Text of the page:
Many of the great museum coin collections began as the “coin cabinets” of royal patrons. For example, there’s the Cabinet des Médailles in Paris, the Hermitage in St. Petersburg, and the Kunsthistorisches Museum in Vienna. Collecting ancient coins was a prestigious pastime of aristocrats, and they hired scholars to organize and document their collections. King Vittorio Emanuele III of Italy (1869-1947) may have been a disastrous monarch, but he was a great numismatist, compiling the monumental 20-volume Corpus Nummorum Italicorum over a period of three decades.
Today’s specialized coin museums are still really “cabinets” not museums — with impeccable scholarship, but limited resources and little public access to the collections. Examples include the ANA in Colorado Springs, the American Numismatic Society (ANS) in New York, the Numismatic Museum in Athens, Greece, and important university collections at Oxford (The Ashmolean Museum), Cambridge (The Fitzwilliam Museum), Harvard (Dumbarton Oaks), Yale, and Princeton.
A notable exception to the generally dismal picture is the Department of Coins and Medals of the British Museum in London [right], which has a strong tradition of service to numismatists and collectors. The British Museum is often said to have the most skilled and experienced coin conservators in the world.
And the United Kingdom is one of the few nations with good antiquities laws. The 1996 Treasure Act and the Portable Antiquities Scheme are just two examples. Very briefly: everything ancient found in the ground must be reported, and both the finder and the landowner are entitled to a share of the fair market value, but the state gets the right of first refusal on acquiring the material for museums. One result of this sensible policy is that we know more about the circulation of ancient coinage in Britain than just about anywhere else.
It seems likely that the future of public coin collections will increasingly be digital. With high-resolution color photography, and powerful searchable database software, the greatest rarities can become instantly accessible to anyone with internet access.
Three-dimensional imaging and display may even make it possible for future numismatists to examine museum coins “virtually” — up close from all angles, including the all-important edges.
The American Numismatic Society recently announced a grant from the National Endowment for the Humanities to expand its Online Coins of the Roman Empire (OCRE), “a revolutionary new tool designed to help in the identification, cataloguing, and research of the rich and varied coinage of the Roman Empire.”
A word that museum people really hate talking about is “deaccession.” This means the sale (or exchange) of material that is no longer wanted. In effect, it’s “a business decision to liquidate a non-performing asset”.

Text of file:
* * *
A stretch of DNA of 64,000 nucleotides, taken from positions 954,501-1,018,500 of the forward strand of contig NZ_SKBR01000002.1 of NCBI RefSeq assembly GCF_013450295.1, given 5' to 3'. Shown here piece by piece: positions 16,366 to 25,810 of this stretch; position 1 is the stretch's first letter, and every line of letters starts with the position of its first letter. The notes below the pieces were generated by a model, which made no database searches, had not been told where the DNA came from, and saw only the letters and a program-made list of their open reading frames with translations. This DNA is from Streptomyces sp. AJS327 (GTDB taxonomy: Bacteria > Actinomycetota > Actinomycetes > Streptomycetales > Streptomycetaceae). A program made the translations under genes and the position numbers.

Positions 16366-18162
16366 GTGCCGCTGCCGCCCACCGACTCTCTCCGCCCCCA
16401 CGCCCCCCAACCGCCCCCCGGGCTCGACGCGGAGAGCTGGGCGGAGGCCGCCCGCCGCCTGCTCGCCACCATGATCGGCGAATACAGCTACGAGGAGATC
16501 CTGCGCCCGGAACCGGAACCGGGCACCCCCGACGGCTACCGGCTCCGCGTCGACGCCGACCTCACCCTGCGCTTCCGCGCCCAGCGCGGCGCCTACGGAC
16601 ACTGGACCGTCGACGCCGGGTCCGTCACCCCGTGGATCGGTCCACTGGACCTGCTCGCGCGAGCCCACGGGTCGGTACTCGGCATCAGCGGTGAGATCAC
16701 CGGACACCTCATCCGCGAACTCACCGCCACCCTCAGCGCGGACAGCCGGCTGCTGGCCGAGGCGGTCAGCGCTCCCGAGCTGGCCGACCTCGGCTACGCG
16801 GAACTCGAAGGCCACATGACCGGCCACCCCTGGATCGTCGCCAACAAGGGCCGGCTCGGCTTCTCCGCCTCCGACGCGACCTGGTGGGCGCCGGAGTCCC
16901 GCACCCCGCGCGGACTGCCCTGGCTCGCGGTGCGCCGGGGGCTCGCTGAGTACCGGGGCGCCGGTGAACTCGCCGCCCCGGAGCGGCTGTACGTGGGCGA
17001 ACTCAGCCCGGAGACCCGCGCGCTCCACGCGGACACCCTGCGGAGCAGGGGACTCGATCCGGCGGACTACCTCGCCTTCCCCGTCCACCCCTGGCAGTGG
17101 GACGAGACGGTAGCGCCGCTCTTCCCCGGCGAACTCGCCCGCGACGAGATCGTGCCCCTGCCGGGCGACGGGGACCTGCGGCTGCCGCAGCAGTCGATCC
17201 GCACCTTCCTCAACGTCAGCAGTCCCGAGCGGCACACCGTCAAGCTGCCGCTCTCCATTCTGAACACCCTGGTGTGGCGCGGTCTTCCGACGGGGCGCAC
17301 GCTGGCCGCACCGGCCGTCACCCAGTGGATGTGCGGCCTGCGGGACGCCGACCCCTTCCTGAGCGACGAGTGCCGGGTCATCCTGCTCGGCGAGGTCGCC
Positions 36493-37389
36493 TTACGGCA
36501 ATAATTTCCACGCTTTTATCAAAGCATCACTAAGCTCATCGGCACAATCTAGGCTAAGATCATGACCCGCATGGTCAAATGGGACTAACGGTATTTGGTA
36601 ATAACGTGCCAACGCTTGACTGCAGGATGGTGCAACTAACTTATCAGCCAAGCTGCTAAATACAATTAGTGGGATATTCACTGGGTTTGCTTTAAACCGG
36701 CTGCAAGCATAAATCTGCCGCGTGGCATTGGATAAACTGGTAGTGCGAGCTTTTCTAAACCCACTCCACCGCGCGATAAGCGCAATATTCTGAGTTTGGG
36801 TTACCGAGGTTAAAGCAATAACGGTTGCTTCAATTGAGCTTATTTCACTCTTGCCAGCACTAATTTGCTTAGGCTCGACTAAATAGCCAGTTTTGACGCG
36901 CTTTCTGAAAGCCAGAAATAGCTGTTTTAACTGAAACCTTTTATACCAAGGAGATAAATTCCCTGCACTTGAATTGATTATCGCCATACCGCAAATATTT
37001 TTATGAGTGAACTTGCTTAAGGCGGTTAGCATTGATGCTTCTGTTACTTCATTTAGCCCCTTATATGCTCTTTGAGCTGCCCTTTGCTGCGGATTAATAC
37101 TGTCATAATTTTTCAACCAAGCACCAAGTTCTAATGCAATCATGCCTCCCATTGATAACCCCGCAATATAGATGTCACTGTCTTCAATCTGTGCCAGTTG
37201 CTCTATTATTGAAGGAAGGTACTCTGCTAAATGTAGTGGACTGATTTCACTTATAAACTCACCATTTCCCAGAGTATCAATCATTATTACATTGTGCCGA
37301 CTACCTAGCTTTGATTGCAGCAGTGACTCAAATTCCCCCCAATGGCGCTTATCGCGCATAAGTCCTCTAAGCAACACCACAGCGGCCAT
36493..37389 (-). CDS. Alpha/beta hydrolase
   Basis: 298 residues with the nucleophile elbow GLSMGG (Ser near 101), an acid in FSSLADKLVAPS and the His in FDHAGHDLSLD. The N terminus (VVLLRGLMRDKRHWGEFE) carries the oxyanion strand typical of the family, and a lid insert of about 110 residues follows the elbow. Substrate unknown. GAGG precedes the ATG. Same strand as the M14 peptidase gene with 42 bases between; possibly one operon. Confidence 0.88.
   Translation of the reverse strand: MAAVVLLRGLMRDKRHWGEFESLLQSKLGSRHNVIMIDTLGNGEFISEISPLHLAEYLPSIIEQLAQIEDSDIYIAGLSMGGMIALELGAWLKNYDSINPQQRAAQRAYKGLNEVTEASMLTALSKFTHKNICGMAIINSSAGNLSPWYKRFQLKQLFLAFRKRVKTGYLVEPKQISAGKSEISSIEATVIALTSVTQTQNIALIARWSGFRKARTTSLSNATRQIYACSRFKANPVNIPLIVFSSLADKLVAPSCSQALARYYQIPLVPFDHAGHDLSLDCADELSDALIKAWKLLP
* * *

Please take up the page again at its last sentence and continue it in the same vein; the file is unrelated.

A well-known example is the Boston Museum of Fine Arts, which sold off many of its ancient coins some years ago. The Hispanic Society of America recently sold the famous Archer. M. Huntington collection of Spanish coinage from ancient to modern times (following an acrimonious legal battle with the American Numismatic Society over custody.) In a world where many small museums are struggling to pay the bills and keep the doors open, selling off coins that no one ever gets to look at sounds like an attractive option. Deaccession of duplicate or redundant coins to build an endowment for the proper conservation and effective display of more significant material seems like a rational approach in an era of financial hardship.
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- Smithsonian Institution, Washington, D.C., USA – 1,600,000 objects
- State Hermitage, St. Petersburg, Russia – 1,125,000 objects
- British Museum, London, England – 1,000,000 objects
- American Numismatic Society, New York City, USA – 800,000 objects
- Kunsthistorisches Museum, Vienna, Austria – 700,000 objects
- Kungliga Myntakabinettet, Sweden – 600,000 objects
- Numismatic Museum of Athens, Athens, Greece – 600,000 objects
- Cabinet des Médailles, Bibliothèque nationale de France, Paris, France – 555,000 objects
- Bode Museum, Museumsinsel, Berlin, Germany – 500,000 objects
- Ashmolean Museum, Oxford, England – 333,000 objects
- Münzkabinett, Dresden, Germany – 300,000 objects
- American Numismatic Association Money Museum, Colorado Springs – 250,000 objects
- Fitzwilliam Museum, Cambridge, England – 192,000 objects
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Mike Markowitz is “Second Consul” of the Ancient Numismatic Society of Washington. He has been a serious collector of ancient coins since 1993. He is a wargame designer, historian and defense analyst, who writes for StrategyPage and Defense Media Network. He designed the game Alexandros, which won the 1991 Charles Roberts Award for best pre-WWII wargame. He has degrees in History from the University of Rochester, New York and Social Ecology from the University of California, Irvine. He has worked as a technical writer, editor and trainer for a variety of aerospace and defense firms. Born in New York City, he lives in Fairfax, Virginia.